The best way to describe an Aeropress would be a hybrid design of an espresso machine and a French press.
Except with an Aeropress and compared to its counterparts, it’s a lot lighter in weight, easier to clean, and travel-friendly.
So what kind of coffee can you brew with an Aeropress? And how do you brew coffee with one?
Our review will share all the answers you need. Let’s dive in!
Aeropress Coffee Summary
- Takes less than 1 – 2 minutes to brew coffee
- Can make various types of coffee drinks (even a cold brew)
- Brews clean, flavorful notes
- Easy to clean
- Only makes 1 cup
- Inverted method can be challenging
Bottom Line: Who Is an Aeropress For?
Hands down, an Aeropress makes a delicious cup of coffee.
If you prefer coffee that’s clean and flavorful without the robustness or heavy-body a French press or other coffee makers offer, you’ve got to grab yourself one.
Additionally, it’s ideal for campers, backpackers, travel junkies, anyone who’s constantly on-the-go, and let’s not forget, curious coffee enthusiasts.
You can brew a wide range of unique cups by adjusting brewing time and grind size, making it a versatile device to have for any coffee lover.
It even makes for an excellent kitchen gift, not to mention it’s stylish enough to place on your kitchen counter!
Just note, though, you’re only limited to making one cup of coffee. If this suits you, you’re the best candidate for this “espresso maker.”
In-Depth Review of an Aeropress Coffee Maker
Brew time: 2- 4 minutes (depends on the type of coffee you want)
Coffee grind level: Fine (similar to sea salt)
Material construction: BPA-free plastic
Serving size: 6 to 8 ounces
How Does It Work?
An Aeropress is considered to be a full-immersion brewer, similar to a French press.
Unlike drip coffee makers, the brewing method used to make drip coffee involves pouring hot water over coffee grounds.
On the other hand, an Aeropress involves steeping the coffee grounds in hot water while using pressure (about 0.75 bars) and a paper filter to make coffee.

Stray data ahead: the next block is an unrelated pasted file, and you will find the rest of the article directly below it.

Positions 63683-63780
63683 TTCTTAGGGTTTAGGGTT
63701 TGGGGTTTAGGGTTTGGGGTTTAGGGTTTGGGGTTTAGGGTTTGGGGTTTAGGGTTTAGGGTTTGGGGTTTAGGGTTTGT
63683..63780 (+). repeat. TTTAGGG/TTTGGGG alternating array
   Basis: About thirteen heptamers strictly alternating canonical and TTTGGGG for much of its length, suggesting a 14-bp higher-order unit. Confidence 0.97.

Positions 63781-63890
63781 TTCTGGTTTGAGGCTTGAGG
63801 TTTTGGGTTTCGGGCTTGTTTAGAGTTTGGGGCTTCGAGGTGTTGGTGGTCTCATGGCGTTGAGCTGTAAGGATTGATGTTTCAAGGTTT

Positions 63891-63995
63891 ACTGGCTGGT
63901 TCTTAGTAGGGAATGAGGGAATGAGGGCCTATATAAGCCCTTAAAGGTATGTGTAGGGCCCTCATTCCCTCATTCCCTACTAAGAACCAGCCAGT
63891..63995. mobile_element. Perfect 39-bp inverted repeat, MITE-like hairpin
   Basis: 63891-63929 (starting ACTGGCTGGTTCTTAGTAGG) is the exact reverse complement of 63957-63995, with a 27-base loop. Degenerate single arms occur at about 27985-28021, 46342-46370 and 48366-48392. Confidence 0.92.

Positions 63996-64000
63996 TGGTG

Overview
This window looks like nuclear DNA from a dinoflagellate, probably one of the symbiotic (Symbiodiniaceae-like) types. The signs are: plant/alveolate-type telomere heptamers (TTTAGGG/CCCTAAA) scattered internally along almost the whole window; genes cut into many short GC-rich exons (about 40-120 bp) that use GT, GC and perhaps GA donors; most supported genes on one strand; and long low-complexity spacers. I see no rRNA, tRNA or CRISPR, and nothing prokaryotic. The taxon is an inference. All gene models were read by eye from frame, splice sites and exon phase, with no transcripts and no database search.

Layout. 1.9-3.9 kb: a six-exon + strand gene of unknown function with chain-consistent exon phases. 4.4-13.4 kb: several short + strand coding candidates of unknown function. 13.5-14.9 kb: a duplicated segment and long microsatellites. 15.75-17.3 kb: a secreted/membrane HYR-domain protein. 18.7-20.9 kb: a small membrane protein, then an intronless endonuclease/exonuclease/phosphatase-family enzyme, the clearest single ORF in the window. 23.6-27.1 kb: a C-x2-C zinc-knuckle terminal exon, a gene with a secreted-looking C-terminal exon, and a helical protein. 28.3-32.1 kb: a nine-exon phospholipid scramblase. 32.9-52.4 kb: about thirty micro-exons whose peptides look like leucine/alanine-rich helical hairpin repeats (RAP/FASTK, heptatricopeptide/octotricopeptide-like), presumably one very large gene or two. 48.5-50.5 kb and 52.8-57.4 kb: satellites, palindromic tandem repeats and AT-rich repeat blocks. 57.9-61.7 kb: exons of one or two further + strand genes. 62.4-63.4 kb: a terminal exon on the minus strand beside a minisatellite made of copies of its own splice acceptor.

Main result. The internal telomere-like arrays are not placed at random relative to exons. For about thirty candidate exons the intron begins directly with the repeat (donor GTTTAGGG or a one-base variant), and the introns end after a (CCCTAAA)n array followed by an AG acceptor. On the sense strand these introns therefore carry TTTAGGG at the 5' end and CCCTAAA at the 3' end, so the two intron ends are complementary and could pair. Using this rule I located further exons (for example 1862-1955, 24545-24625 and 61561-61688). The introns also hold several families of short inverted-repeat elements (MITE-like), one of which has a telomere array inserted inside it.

The Aeropress’ design might seem intimidating at first, but it’s as easy as placing your grounds in the device, pouring hot water, and applying downward pressure.
This brings us to the two ways you can brew coffee with an Aeropress: Standard and Inverted Methods.
Methods of Brewing Coffee
The standard method follows 4 steps:
- Placing your Aeropress on top of your mug/cup
- Pouring hot water into the brew chamber
- Insert the plunger
- Apply downward pressure and press down
The inverted method is similar to the standard method except for the first step:
- Invert your Aeropress or position it upside down on top of the plunger
- Pouring hot water into the grounds
- Flipping the Aeropress onto your mug once you’re ready to press it down
Is There a Difference?
Yes, there is!
The standard method produces a weaker brew than the inverted method.
With the standard method, water leaks through the filter as soon as you pour water (This might be solved using a different filter).
Ultimately, this weaker brew influences the strength of your cup so if you love strong coffees, try the inverted method.
What makes the inverted method brew stronger coffees compared to the standard method are:
- You can control the brewing time far more
- You can increase the contact time & ratio of your grounds to water
Before turning the Aeropress to an upright position, you can leave the grounds steeped in water for as long as you want without water dripping right out of the filter.
This method is much more similar to how you brew coffee with a French press.
The result? You get a more balanced cup and stronger flavor. Before you try this method though, it’s important to hold the device firmly when turning it back upside down.